Love for animals becomes Jared’s legacy

Jared’s Dog Park will be built on about a one-and-a-half-acre site in the town-owned Roosevelt Forest, where the ranger’s station had been located. — Brad Durrell photo

Karen Levine remembers how much her son Jared cared for animals, even at a young age.

He once found an injured seagull on the beach, gently put it in a pillowcase, and had his parents help him bring it to a veterinarian.

“Jared was always rescuing cats and dogs,” Levine said. “I was running out of friends to give them to.”

That’s not to mention the wounded birds, lizards and snakes.

To honor their son’s memory and his love of animals, Robert and Karen Levine have donated funds to help build Stratford’s new dog park at Roosevelt Forest. The Town Council and two other boards subsequently voted to name the facility, Jared’s Dog Park.

Jared A. Levine, a 1998 Bunnell High graduate, died two years ago at age 36. He’d lived in Stratford since age 6 and was well known around town for his volunteerism. He became an emergency medical technician while in high school and received the town’s Florence Silvestri Award for Bravery.

“He lived his life like he knew he didn’t have a long time. He was fearless,” said Levine, recalling how their son would literally dance on rooftops.

“He had a great childhood with two sets of loving grandparents and many friends,” she said.

Jared’s love of nature started when growing up on the beach in Milford. “His front yard was the tide,” Levine said.

His family soon moved to northern Stratford, next to Roosevelt Forest, where he and his childhood friends would ride bicycles around the neighborhood and seek adventure in the woods. He was a Cub Scout, Explorer Scout and Stratford Police Activities League member.

He began volunteering at the Fairfield Audubon Society at age 9 and the Trumbull animal shelter as a teenager.

Jared liked to fish in the Housatonic River, often with his father and particularly at night.

One of Jared’s favorite activities was fishing, often with his father at the Housatonic River. — Levine family photo

He thought he might become a police officer or firefighter but instead pursued carpentry, spending four years as an apprentice to learn the trade. He then opened his own home improvement business in his mid-20s.

Everything changed when a drunk driver ran into his vehicle, two years before his death. He began a slow downward slide due to his physical injuries.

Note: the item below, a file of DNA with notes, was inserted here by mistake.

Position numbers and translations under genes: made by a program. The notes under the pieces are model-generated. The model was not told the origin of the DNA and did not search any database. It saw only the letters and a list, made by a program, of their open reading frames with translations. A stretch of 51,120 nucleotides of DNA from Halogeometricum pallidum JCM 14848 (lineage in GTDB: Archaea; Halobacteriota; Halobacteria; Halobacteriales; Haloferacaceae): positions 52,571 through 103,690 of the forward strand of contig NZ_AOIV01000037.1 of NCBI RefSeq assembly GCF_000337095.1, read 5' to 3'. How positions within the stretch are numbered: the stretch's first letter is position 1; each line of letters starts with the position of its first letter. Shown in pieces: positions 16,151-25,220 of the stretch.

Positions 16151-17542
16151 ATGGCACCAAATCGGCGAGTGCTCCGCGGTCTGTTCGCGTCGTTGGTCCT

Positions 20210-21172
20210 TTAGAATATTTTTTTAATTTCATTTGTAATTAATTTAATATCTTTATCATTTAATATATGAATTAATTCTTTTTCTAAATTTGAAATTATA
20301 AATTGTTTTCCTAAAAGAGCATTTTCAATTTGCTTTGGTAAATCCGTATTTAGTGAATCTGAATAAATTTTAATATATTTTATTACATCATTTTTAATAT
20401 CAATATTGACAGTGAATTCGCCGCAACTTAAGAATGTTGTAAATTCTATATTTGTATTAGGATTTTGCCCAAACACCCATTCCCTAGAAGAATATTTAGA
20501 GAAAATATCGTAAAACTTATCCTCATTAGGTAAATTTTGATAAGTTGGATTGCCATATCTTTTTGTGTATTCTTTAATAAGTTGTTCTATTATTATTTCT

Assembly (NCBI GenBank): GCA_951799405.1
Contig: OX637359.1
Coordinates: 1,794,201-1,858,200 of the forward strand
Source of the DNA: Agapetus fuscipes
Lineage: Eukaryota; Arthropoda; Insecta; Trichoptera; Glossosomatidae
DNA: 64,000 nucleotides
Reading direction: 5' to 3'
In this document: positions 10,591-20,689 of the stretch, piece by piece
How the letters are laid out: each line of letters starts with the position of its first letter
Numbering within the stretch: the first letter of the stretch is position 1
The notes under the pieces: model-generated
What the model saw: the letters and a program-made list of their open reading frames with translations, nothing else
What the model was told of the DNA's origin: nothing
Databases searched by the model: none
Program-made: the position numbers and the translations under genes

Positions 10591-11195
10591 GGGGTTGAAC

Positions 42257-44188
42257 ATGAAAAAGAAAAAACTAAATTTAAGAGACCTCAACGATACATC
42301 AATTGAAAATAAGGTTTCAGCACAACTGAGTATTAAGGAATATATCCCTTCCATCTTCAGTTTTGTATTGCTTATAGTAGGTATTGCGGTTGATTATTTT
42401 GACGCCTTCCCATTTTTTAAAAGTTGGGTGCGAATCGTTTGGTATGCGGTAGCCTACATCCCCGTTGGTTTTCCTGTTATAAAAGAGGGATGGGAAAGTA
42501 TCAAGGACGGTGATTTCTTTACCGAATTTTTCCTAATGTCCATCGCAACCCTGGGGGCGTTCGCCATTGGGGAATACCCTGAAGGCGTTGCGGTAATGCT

He could no longer work as a carpenter and had trouble even picking items up. “He was always in discomfort,” Robert Levine said. He eventually had trouble controlling the pain medication he was prescribed and died in his sleep.

“I know he’s at peace,” Levine said.

Hundreds of people turned out for his funeral, and his parents brought his two surviving dogs — Lakota and Yankee — to the service.

 

New causes

The Levines decided to use money from a drunk driving accident legal settlement — received after his death — to keep their son’s legacy going.

“We didn’t want it ourselves — it’s like blood money,” Robert said.

They donated money to buy a police dog for the Stratford Police and to fund an annual scholarship for financially-challenged Bunnell students pursuing veterinary science.

Paula Lockshier, Stratford Dog Park Action Committee president, said she was moved when she heard the Levines’ first offer to help pay for the dog park at a public meeting.

“I’m just in awe of their strength,” Lockshier said. “They experienced something so painful and respond by doing so many positive things. It speaks volumes about their character and their love for their son.”

Lochshier attended Bunnell with Jared but she was a few years younger. “I remember him walking the halls with his EMS Explorer uniform,” she said. “He was so giving and volunteered at so many organizations.”

Stratford’s first dog park could open late this fall at Roosevelt Forest. The old ranger station has been demolished, and the site surveyed and flagged,.

Next it will be cleared of smaller trees, graded, and a fence erected around the perimeter. The dog park will be 1.5 acres, with areas for small and big canines.

Karen and Robert Levine hope their late son’s legacy will continue through the town’s new dog park. The late Jared Levine was an animal lover and dog owner. — Brad Durrell photo

Jared would frequently walk in Roosevelt Forest, usually with a dog and also with his father. “Jared and I would walk for hours in there,” his father said.

Now when Robert Levine takes a walk in the woods and sees a hawk, he’s convinced Jared is watching. “I say ‘Thanks for visiting. We’ll all be together someday,’” he said.

Many friends visit his son’s grave, evidenced by the unusual items such as pinwheels they leave on his headstone, he said. His mother understands the reason for their loyalty. “He had the biggest heart you could imagine,” she said.

To make a tax deductible donation to the dog park, go to dogparkstratford.com (click on Donate) or mail a check made out to Stratford Dog Park Action Committee to 776 Robin Lane, Stratford, CT 06614. No town funds are being used. Businesses can help by donating goods or services.

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